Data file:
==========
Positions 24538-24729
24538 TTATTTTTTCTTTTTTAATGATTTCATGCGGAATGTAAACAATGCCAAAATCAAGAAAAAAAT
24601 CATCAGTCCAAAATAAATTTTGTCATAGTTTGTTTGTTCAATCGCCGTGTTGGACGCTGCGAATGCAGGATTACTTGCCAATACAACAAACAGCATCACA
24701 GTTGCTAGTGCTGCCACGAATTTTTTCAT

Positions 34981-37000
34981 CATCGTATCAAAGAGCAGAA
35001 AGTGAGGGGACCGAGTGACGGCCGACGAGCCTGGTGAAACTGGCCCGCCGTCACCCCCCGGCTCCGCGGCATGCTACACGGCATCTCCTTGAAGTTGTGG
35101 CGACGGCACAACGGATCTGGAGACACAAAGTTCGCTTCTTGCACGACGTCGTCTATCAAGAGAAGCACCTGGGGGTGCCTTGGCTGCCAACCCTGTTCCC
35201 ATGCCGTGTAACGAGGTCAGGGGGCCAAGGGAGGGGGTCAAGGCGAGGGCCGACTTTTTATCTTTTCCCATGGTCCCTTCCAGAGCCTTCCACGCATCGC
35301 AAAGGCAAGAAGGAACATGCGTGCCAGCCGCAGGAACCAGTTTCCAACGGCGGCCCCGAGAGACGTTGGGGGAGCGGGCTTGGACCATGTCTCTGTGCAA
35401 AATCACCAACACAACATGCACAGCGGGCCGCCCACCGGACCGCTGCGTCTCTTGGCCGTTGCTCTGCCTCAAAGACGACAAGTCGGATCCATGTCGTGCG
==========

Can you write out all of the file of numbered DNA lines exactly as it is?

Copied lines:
Positions 24538-24729
24538 TTATTTTTTCTTTTTTAATGATTTCATGCGGAATGTAAACAATGCCAAAATCAAGAAAAAAAT
24601 CATCAGTCCAAAATAAATTTTGTCATAGTTTGTTTGTTCAATCGCCGTGTTGGACGCTGCGAATGCAGGATTACTTGCCAATACAACAAACAGCATCACA
24701 GTTGCTAGTGCTGCCACGAATTTTTTCAT

Positions 34981-37000
34981 CATCGTATCAAAGAGCAGAA
35001 AGTGAGGGGACCGAGTGACGGCCGACGAGCCTGGTGAAACTGGCCCGCCGTCACCCCCCGGCTCCGCGGCATGCTACACGGCATCTCCTTGAAGTTGTGG
35101 CGACGGCACAACGGATCTGGAGACACAAAGTTCGCTTCTTGCACGACGTCGTCTATCAAGAGAAGCACCTGGGGGTGCCTTGGCTGCCAACCCTGTTCCC
35201 ATGCCGTGTAACGAGGTCAGGGGGCCAAGGGAGGGGGTCAAGGCGAGGGCCGACTTTTTATCTTTTCCCATGGTCCCTTCCAGAGCCTTCCACGCATCGC
35301 AAAGGCAAGAAGGAACATGCGTGCCAGCCGCAGGAACCAGTTTCCAACGGCGGCCCCGAGAGACGTTGGGGGAGCGGGCTTGGACCATGTCTCTGTGCAA
35401 AATCACCAACACAACATGCACAGCGGGCCGCCCACCGGACCGCTGCGTCTCTTGGCCGTTGCTCTGCCTCAAAGACGACAAGTCGGATCCATGTCGTGCG